Letters from a Gentleman in the North of Scotland to His Friend in London;: Containing the Description of a Capital Town in that Northern Country, with an Account of Some Uncommon Customs of the Inhabitants; : Likewise an Account of the Highlands, with the Customs and Manners of the Highlanders. : To which is Added, a Letter Relating to the Military Ways Among the Mountains, Begun in the Year 1726. ; In Two Volumes, Volume 2

Ogle, Duncan, and Company ... Oliver and Boyd, Edinburgh; M. Ogle, Glasgow; and M. Keene, Dublin., 1822

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Pagina 21 - The chairmen, porters, and coal-heavers in London, and those unfortunate women who live by prostitution, the strongest men and the most beautiful women perhaps in the British dominions, are said to be, the greater part of them, from the lowest rank of people in Ireland, who are generally fed with this root. No food can afford a more decisive proof of its nourishing quality, or of its being peculiarly suitable to the health of the human constitution.
Pagina 87 - We came thither too late to see what we expected, a people of peculiar appearance, and a system of antiquated life. The clans retain little now of their original character, their ferocity of temper is softened, their military ardour is extinguished, their dignity of independence is depressed, their contempt of government subdued, and the reverence for their chiefs abated.
Pagina 20 - The common people in Scotland, who are fed with oatmeal, are in general neither so strong, nor so handsome as the same rank of people in England who are fed with wheaten bread. They neither work so well, nor look so well; and as there is not the same difference between the people of fashion in the two countries, experience would seem to show that the food of the common people in Scotland is not so suitable to the human constitution as that of their neighbours of the same rank in England. But it seems...
Pagina 321 - Captain and you are also to observe and follow such Orders and Directions as you shall from time to time receive from...
Pagina 87 - There was perhaps never any change of national manners so quick, so great, and so general, as that which has operated in the Highlands', by the last conquest, and the subsequent laws. We came thither too late to see what we expected, a people of peculiar appearance, and a system of antiquated life.
Pagina 2 - The laird has all those in his power that live upon his farms. Kings can, for the most part, only exalt or degrade. The laird, at pleasure, can feed or starve, can give bread, or withhold it. This inherent power was yet strengthened by the kindness of consanguinity, and the reverence of patriarchal authority. The laird was the father of the clan, and his tenants commonly bore his name.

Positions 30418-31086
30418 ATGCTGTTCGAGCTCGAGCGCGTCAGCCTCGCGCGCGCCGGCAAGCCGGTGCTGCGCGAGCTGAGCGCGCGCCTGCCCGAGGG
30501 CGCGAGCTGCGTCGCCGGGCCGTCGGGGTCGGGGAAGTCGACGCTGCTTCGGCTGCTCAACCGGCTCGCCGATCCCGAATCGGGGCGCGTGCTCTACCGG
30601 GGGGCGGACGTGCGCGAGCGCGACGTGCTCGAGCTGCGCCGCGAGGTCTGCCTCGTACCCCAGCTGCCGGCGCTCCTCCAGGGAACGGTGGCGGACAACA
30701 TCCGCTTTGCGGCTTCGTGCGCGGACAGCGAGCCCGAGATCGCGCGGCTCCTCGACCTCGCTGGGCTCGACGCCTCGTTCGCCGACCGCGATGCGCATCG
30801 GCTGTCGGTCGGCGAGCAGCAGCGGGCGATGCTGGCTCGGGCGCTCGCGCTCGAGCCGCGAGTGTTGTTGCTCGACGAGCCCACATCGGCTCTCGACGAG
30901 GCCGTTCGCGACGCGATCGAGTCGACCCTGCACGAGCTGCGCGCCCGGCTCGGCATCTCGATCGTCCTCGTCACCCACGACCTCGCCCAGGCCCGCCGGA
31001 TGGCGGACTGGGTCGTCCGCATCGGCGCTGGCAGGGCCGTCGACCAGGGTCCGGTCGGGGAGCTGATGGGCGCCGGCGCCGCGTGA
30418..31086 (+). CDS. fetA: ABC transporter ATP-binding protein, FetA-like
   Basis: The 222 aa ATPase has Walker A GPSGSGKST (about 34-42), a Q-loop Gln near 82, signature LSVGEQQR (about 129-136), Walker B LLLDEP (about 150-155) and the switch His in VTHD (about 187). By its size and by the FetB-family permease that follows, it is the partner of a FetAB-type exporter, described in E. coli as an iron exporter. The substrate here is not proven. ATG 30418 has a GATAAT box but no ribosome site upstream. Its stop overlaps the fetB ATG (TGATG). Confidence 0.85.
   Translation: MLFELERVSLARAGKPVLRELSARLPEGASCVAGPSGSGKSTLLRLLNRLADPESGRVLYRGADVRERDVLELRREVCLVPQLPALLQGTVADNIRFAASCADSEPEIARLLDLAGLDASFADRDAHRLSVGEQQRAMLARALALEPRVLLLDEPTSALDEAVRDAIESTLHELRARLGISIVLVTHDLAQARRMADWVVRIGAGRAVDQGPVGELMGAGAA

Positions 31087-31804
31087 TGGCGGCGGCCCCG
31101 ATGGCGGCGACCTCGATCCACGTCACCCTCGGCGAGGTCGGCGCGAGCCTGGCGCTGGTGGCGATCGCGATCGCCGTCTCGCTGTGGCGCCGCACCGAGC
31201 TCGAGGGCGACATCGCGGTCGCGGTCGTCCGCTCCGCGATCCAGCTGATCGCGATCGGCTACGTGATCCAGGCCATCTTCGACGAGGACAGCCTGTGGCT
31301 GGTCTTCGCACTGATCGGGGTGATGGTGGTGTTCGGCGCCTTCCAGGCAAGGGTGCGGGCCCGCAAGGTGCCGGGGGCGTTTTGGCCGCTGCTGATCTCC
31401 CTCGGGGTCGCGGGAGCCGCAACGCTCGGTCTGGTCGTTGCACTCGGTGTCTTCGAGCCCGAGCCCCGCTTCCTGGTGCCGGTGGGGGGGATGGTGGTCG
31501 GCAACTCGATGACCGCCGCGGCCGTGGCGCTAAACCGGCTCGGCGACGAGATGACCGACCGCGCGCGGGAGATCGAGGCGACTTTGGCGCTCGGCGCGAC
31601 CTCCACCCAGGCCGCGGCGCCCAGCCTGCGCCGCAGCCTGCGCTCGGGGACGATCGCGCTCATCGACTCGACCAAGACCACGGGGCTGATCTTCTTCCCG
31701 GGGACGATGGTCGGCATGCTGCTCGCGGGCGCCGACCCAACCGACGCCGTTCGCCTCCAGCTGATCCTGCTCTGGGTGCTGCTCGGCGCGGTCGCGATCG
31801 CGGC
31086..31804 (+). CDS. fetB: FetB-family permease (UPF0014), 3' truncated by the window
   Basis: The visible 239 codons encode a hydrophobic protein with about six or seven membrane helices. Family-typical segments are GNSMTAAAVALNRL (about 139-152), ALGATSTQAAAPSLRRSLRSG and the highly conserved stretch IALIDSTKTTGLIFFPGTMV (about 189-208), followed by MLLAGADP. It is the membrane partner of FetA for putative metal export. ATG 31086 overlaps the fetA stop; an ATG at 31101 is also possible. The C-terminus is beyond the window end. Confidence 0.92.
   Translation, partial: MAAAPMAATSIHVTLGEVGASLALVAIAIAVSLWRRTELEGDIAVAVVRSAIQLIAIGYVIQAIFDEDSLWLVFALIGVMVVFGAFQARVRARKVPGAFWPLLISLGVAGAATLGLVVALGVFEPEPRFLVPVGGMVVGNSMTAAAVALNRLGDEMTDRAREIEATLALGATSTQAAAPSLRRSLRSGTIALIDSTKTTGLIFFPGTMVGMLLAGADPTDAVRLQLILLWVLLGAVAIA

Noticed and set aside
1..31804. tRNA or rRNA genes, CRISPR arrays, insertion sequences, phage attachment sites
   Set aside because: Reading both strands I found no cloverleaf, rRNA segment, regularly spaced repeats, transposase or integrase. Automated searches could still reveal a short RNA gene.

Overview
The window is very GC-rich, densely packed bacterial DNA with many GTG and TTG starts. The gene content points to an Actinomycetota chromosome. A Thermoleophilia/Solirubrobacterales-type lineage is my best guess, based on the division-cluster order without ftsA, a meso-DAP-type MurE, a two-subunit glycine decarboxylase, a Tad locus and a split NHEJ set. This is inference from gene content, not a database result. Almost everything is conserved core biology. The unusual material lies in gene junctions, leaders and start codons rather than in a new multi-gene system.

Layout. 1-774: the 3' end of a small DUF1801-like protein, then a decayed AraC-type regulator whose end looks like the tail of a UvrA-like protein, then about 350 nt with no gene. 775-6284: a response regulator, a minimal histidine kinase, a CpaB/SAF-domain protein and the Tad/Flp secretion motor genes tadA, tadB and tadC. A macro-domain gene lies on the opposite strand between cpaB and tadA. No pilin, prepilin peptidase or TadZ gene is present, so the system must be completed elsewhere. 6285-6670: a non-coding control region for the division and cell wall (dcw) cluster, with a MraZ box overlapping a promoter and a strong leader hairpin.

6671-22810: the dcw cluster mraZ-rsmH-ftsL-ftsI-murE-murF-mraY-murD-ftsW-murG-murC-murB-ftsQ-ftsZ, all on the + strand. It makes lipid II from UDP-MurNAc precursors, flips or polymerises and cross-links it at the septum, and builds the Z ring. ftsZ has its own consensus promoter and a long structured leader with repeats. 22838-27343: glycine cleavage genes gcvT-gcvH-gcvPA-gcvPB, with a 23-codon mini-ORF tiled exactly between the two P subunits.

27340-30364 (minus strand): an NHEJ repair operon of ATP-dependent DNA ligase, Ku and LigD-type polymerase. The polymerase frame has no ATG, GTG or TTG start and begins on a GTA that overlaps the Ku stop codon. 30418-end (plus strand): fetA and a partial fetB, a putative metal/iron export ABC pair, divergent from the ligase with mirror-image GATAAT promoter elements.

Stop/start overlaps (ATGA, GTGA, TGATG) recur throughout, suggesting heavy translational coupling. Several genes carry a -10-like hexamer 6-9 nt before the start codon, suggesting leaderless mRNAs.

Pagina 3 - And, lastly, they have an adherence to one another as Highlanders in opposition to the people of the low country, whom they despise as inferior to them in courage, and believe they have a right to plunder them whenever it is in their power. This last arises from a tradition that the Lowlands in old times were the possessions of their ancestors. The chief exercises an arbitrary authority over his vassals, determines all differences and disputes that happen among them, and levies...
Pagina 124 - He observed a strict fidelity towards his own gang, and yet was indefatigable in bringing to justice any rogues that interfered with his own. He was a man of a polished behaviour, fine address, and fine person. He considered himself in a very high light, as a benefactor to the public, and preserver of general tranquillity; for on the silver plates, the ornaments of his baldrick, he thus addresses his broadsword — " Hse tibi erunt artes, pacis componere mores ; Parcere subjectis et debellare superbos.
Pagina 281 - That Companies of such Highlanders as are well affected to his Majesty's Government be Established, under proper Regulations and Commanded by Officers speaking the Language of the Country, subject to Martial Law and under the Inspection and Orders of the Governors of Fort- William and Inverness, and the Officer Commanding his Majesty's Forces in those Parts.
Pagina 110 - We should have had little claim to the praise of curiosity, if we had not endeavoured with particular attention to examine the question of the Second Sight. Of an opinion received for centuries by a whole nation, and supposed to be confirmed through its whole descent, by a series of successive facts, it is desirable that the truth should be established, or the fallacy detected.

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